If boring sounds pretty good after the wild ride your portfolio has been on over the past month -- the S&P 500 is down 10% -- I've got you covered. Graco (NYS: GGG) , in all its excitement, makes widgets that pump and spray. For example, the company's widgets dispense tomato sauce onto pies in frozen-pizza assembly lines and spray stain onto end tables. If you so desired, Graco's technology could whip you up a spray tan that would make the cast of Jersey Shore jealous.
Before you nod off, know that Graco is incredibly profitable and has ridden its boring business to gains 11 times those of the market over the past 25 years (a cool 4,700% versus 434% for the S&P 500). I'm stoked to be able to add a 4% allocation to the Un Portfolio.
Super high-tech paint sprayers
Many of Graco's widgets contain onboard processors and other highly engineered monitoring mechanisms. The company is a technological wunderkind and has a consistently hefty research and development budget. Its focus on high-tech new products has allowed it to out-innovate its competitors, charge higher prices, and dominate its product niches. It's rare to find an American manufacturing firm that generates returns on capital consistently north of 25%, but Graco passes this test with ease. Innovation, unmatched quality, and established distribution enable the pricing power that drives the company's results and leaves it head-and-shoulders above the competition.
5-Year Average ROIC
Long-Term Growth Rate
Normalized FCF Yield
Debt to Capital
IDEX (NYS: IEX)
Colfax (NYS: CFX)
Gorman-Rupp (ASE: GRC)
Source: CapitalIQ, a division of Standard & Poor's.
The BIG THREE reasons I'm buying
Competitive advantage. Graco excels as a manufacturer. The company tests each piece of equipment rigorously to ensure it works perfectly, which helps it keep warranty costs at less than 1% of sales. Customers have realized that Graco's products are of unmatched quality and warrant a higher price. Low cost, high price -- it is a powerful formula.
Advanced technology. Graco consistently reinvests 4% of every sales dollar back into research and development to stay ahead of the curve. To keep competitors chasing, Graco's internal bogey is to have 30% of sales come from new products. It also works hand-in-hand with chemical materials manufacturers to ensure it is first to market with products to handle new coating materials. New products that embrace new technology have translated into consistently high profits and returns on capital.
Graco saves its customers money. Global industrialization plays into Graco's hands beautifully. In the face of a slow global economy, factories will look to do more with less. Graco's products take costs out of the manufacturing process by reducing waste and automating workflow. In fact, they are primarily sold on a return on investment basis, so customers know exactly how much money they will save by buying each product.
What's so "Un" about Graco?
Global economic fears are mounting and companies tied to industrial output have gotten crushed lately. Graco suffers from a double whammy because 55% of its sales come from an apparently weakening industrial segment and another 35% come from contractors tied to housing and construction. That market remains well below prerecession sales levels and many investors fear it may never come back. And as Graco comes upon some difficult comparisons, its growth may appear stunted.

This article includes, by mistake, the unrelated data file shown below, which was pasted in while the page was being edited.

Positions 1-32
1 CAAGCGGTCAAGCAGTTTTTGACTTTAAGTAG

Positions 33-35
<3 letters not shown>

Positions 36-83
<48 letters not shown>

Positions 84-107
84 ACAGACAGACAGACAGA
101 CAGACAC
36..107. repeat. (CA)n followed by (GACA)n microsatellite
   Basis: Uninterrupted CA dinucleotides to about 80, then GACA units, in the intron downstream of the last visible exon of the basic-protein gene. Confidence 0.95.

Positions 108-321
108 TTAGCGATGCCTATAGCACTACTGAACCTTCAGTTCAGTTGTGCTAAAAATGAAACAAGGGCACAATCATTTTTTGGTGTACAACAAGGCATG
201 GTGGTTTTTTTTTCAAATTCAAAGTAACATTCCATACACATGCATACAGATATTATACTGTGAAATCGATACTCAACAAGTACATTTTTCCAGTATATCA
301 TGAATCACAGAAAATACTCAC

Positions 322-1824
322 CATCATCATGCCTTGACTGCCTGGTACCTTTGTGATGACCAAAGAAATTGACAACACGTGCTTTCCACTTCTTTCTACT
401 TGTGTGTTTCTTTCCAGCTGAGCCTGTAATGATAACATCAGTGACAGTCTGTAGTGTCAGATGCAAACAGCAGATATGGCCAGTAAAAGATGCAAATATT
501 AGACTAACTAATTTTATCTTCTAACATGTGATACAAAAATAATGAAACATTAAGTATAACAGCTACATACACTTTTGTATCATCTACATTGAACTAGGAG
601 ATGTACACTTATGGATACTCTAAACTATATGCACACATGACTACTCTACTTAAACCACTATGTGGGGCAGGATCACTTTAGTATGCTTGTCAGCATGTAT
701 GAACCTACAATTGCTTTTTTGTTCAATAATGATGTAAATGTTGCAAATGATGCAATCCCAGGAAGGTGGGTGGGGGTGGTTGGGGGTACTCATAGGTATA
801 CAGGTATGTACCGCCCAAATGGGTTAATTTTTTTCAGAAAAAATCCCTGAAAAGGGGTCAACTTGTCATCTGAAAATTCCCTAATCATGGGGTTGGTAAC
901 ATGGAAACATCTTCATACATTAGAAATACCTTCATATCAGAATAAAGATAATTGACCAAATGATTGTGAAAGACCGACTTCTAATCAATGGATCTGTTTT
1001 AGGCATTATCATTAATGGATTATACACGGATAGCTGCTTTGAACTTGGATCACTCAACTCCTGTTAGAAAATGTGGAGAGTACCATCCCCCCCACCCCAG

Finally, investors are unsettled by the Federal Trade Commission's request for additional information regarding Graco's attempted acquisition of a $305 million complementary finishing business owned by Illinois Tool Works (NYS: ITW) . Investors may doubt federal approval is likely, or they may have reservations about Graco's new debt-filled balance sheet. For whatever reason, Graco shares have fallen out of favor fast, declining 30% over the past month.
That's a buy
At only $2.3 billion in market capitalization, with its ultra-boring business, and its recent share price slide, Graco is officially unknown, unsexy, and unloved. But it is also a great business with a fantastic track record. I'd happily buy this entire business if I had $3 billion, but I'm keeping the initial investment small -- 4% of the Un Portfolio's capital. I'd be happy to add to the position if shares continue to drop. While there could be more pain as the global economic picture gets murkier by the day, I'm confident that Graco will be a winner over the long term.
Can't get enough commentary on boring businesses?
At the time thisarticle was published This article is part of our Rising Star Portfolios series, where we give some of our most promising stock analysts cold, hard cash to manage on the Fool's behalf. We'd like you to track our performance and benefit from these real-money, real-time free stock picks. See all of ourRising Star analysts(and their portfolios).Bryan Hinmondoes not own shares of any company mentioned.Motley Fool newsletter serviceshave recommended buying shares of Illinois Tool Works. Try any of our Foolish newsletter servicesfree for 30 days. We Fools may not all hold the same opinions, but we all believe thatconsidering a diverse range of insightsmakes us better investors. The Motley Fool has adisclosure policy.
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